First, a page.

Shortly afterwards, an educational revolution occurred in Spain, and the Basic General Education (BGE) was implemented in 1970. The 4th-grade examination disappeared, along with the corresponding "Elementary Baccalaureate" title, which was replaced with "School Graduate" and was granted to students at the end of the 8-year-long BGE not long before the new Baccalaureate - the Unified Polyvalent Baccalaureate (the UPB) - was introduced. Implementing the General Education Act forced the school to reorganise its grading system.


As of 1975, the school generalised coeducation in all areas. The decision was not surprising for the students of San Patricio as the school had supported friendship between boys and girls since its inception. The new school guidelines meant male and female students could partake in frequent joint extracurricular activities organised outside the classroom, cultural visits, and excursions. Pupils could also socialise daily in the cafeteria, at "recess", and on school transport routes.


These were times of profound changes in Spain, both politically and socially. This period undoubtedly influenced the education of teenagers who had to transition to a new educational system and adapt to a significant political change. The new educational legislation proved confusing for teachers, students, and publishers, who lacked guidance on the process. However, educators at San Patricio decided to remain faithful to their pedagogical beliefs; they incorporated the positive and relevant aspects of the new law and integrated them into its personalised learning strategy.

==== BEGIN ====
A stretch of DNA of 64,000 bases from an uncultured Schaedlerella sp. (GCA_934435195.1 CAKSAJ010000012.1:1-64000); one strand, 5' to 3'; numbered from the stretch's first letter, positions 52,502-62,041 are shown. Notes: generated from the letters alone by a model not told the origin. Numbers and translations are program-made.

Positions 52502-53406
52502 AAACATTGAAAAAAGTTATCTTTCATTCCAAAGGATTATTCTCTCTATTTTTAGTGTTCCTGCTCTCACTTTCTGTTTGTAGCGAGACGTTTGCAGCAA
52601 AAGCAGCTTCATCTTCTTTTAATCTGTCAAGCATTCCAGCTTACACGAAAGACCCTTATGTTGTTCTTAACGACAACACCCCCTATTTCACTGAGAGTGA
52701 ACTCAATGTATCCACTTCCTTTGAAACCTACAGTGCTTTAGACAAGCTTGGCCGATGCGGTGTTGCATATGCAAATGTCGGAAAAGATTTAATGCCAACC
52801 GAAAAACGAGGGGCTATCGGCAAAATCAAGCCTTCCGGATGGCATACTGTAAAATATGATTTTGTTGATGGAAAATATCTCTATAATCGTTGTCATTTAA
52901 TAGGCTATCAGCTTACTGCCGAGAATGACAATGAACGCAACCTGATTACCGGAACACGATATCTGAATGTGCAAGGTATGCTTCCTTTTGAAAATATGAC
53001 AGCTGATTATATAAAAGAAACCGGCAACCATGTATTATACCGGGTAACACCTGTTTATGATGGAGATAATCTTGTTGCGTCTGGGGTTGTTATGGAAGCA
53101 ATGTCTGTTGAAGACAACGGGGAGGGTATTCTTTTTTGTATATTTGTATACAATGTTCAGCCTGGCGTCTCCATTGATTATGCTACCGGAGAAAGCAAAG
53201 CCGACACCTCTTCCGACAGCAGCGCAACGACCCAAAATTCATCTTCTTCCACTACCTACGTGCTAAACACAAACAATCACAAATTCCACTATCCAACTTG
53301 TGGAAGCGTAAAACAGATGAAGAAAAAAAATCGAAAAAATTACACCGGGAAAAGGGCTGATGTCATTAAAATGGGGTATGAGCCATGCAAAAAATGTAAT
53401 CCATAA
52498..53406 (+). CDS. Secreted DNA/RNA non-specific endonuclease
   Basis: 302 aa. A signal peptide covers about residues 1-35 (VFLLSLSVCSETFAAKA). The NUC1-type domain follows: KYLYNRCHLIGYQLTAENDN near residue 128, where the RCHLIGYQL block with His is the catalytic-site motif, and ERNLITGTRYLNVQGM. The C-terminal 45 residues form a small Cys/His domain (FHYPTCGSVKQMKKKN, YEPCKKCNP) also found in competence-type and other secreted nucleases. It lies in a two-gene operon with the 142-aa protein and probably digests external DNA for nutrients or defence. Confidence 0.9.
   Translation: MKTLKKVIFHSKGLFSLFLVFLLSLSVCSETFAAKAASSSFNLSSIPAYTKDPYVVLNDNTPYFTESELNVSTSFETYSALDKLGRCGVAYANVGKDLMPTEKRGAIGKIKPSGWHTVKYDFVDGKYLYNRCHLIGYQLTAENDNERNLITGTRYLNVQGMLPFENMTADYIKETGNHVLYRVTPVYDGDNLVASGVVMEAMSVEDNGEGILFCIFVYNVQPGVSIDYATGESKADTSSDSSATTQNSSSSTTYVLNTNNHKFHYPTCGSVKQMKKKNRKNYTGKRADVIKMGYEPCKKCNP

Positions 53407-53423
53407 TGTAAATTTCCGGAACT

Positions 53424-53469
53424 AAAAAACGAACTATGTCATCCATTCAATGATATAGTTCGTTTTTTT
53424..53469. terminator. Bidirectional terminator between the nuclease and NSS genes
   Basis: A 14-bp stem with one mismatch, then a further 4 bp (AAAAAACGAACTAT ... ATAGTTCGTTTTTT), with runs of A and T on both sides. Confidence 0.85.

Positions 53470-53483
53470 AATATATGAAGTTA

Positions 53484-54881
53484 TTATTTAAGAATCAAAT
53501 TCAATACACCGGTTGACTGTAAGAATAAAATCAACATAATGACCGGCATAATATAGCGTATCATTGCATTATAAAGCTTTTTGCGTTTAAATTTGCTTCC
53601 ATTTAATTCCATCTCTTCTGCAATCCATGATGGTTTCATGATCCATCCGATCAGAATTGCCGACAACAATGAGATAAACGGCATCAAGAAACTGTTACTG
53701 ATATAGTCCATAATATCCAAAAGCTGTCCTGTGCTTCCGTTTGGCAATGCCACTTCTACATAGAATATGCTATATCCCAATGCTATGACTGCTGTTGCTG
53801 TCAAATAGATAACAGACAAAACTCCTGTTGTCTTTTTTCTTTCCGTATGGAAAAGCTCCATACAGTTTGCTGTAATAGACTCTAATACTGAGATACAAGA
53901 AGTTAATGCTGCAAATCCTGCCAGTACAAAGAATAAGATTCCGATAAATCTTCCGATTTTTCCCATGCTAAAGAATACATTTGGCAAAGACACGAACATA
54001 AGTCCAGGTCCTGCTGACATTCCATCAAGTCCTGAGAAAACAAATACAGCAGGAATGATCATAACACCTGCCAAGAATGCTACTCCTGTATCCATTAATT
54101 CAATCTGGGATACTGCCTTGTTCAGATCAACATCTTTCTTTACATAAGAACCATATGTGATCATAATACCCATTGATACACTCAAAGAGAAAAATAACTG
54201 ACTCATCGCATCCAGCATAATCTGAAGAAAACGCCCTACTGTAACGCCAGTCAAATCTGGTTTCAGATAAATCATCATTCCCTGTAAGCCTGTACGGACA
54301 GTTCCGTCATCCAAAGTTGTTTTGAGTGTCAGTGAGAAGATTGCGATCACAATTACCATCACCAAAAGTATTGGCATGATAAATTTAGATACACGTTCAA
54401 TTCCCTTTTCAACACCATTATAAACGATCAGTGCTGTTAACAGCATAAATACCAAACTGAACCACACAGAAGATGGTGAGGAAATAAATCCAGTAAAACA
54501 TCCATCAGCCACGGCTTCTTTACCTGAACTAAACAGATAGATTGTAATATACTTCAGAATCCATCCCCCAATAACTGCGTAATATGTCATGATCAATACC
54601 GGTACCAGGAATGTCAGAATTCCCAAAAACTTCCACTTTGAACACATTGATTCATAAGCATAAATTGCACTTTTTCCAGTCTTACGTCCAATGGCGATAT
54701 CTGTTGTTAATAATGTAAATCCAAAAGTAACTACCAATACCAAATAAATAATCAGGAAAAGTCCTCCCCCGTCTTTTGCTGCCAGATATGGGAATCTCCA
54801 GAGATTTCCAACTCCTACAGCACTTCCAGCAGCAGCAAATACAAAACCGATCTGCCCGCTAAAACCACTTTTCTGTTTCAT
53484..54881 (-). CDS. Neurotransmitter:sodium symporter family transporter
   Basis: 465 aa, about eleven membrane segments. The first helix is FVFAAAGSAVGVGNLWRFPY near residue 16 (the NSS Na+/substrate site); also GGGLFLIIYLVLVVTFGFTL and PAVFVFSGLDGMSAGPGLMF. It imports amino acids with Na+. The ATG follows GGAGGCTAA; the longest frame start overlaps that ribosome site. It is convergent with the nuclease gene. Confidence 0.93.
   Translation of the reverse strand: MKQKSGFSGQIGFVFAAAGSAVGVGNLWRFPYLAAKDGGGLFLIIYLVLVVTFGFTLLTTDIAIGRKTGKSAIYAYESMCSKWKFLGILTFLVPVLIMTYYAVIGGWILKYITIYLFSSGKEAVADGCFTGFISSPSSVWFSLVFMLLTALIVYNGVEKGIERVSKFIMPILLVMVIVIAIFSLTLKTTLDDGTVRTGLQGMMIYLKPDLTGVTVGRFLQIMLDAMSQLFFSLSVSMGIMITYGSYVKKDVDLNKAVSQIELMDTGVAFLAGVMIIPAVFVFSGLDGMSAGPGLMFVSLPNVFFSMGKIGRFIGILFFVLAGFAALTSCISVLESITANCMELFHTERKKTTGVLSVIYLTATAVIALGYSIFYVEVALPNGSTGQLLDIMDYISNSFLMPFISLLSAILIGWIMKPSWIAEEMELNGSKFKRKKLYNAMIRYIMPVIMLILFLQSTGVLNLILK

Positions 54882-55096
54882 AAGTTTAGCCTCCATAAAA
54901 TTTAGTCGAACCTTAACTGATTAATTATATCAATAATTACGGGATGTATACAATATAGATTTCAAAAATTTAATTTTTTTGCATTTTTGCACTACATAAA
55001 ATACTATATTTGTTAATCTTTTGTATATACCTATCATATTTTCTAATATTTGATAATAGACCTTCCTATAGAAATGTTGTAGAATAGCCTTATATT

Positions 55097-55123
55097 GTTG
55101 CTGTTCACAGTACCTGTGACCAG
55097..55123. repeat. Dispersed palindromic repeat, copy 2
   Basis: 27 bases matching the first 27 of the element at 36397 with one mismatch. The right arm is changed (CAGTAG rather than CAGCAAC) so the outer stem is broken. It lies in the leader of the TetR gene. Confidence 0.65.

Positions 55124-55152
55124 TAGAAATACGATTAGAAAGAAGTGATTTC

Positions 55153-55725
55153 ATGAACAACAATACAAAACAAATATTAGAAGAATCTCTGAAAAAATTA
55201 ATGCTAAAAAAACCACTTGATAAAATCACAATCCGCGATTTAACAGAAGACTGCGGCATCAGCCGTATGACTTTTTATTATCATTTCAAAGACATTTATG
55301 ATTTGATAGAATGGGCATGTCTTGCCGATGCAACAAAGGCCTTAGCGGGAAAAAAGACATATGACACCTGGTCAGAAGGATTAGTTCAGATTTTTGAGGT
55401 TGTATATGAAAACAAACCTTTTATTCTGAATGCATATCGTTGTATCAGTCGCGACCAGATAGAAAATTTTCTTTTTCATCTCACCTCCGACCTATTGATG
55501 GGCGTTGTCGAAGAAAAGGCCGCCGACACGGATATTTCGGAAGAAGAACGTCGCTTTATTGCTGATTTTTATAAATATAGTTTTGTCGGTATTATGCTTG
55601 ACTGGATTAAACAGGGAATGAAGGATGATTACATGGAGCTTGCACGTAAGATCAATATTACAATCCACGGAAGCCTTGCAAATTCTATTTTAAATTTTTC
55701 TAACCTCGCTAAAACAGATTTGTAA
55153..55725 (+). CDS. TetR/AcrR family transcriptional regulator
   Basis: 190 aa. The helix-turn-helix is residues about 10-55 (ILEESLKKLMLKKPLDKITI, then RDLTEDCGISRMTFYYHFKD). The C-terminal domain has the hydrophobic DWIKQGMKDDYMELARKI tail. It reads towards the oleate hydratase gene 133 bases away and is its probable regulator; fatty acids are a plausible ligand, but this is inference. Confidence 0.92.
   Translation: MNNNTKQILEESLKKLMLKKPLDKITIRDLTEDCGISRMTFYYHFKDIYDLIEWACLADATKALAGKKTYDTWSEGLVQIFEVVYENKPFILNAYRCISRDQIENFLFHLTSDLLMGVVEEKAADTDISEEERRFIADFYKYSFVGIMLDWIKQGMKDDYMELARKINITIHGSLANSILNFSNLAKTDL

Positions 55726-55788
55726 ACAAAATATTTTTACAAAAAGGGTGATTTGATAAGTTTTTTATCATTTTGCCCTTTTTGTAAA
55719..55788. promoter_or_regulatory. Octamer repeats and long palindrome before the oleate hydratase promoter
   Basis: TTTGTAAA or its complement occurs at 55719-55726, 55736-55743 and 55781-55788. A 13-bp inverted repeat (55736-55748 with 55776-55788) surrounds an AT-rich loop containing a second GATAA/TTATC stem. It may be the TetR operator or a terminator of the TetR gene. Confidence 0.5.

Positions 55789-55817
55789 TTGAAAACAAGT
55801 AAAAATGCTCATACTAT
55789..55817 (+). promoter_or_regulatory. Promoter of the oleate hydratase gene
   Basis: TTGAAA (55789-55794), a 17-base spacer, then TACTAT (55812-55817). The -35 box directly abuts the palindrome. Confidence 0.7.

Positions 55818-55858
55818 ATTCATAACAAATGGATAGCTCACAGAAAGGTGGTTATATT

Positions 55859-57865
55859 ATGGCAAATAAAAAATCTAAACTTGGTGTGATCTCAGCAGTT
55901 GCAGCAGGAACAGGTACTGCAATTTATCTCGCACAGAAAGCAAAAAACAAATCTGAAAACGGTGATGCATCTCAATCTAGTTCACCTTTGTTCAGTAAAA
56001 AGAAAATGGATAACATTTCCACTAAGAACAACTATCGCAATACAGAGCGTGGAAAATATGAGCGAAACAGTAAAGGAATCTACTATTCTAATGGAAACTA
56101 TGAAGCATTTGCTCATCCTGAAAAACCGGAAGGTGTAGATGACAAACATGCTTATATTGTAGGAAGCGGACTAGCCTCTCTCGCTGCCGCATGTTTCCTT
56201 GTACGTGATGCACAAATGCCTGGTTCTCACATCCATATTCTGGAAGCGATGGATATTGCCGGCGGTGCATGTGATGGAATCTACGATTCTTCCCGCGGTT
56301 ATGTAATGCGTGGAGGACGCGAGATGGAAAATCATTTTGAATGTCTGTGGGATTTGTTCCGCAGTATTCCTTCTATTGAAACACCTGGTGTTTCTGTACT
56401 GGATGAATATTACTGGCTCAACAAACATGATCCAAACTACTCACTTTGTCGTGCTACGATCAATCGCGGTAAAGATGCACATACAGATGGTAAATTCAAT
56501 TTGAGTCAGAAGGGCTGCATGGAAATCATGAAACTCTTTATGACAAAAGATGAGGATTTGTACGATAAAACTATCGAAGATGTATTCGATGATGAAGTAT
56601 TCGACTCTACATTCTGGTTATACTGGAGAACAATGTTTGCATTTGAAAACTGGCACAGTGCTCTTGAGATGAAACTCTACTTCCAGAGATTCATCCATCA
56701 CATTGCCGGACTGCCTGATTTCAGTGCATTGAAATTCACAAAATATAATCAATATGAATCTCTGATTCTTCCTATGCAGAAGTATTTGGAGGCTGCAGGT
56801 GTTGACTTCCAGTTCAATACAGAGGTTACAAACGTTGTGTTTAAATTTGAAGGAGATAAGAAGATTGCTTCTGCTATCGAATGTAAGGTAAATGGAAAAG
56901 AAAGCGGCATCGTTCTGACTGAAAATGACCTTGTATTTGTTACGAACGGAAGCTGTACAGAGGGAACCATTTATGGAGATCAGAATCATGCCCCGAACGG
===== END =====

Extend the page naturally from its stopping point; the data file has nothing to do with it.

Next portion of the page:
In 1983, La Moraleja – along with other nearby areas - were subject to urban growth on a large scale. Combined with the highly regarded academic reputation of San Patricio, the demand for high-quality educational centres for young students led to the creation of a new nursery centre in La Moraleja. The campus was designed to mirror the Serrano pre-school but with increased space. Slowly, it went from being a small house to a splendid building, perfectly equipped for the needs of Nursery and Primary School students.


Today, out of the three San Patricio sites, this campus has the most significant number of students. The opening of La Moraleja was the perfect way to celebrate the 25th anniversary of the school's founding. As the result of the vision and initiative of one of the school's founders, Mr Jaime Marugán, the new school now comprised two schools for younger children, leading to a school for older students. The children would move between purpose-built schools and change buildings without the turmoil caused by changing classmates. The building design also allowed for smaller class sizes and increased student support.


Since the class of '83-84, students remained at the Serrano campus and in the newly-created La Moraleja Centre until the end of the 5th grade of the BGE, which completed the second stage of the Basic General Education. Students then moved to the El Soto Centre to attend the BGE higher cycle (6th, 7th, and 8th grades), the three UPB courses, and the University Orientation Course (UOC), which was also taught at El Soto School.


In July 1984, with a mix of trepidation and confidence, the school awaited the first results of the Entrance Examinations with some criticism that it may have lacked experience during this first UOC course. However, faculty members did not lack determination. The results confirmed the excellent work of students and teachers, with 100% of students passing the June examination. The same success was repeated in September, with students achieving magnificent results. This success marked the beginning of an outstanding academic record that continues to this day.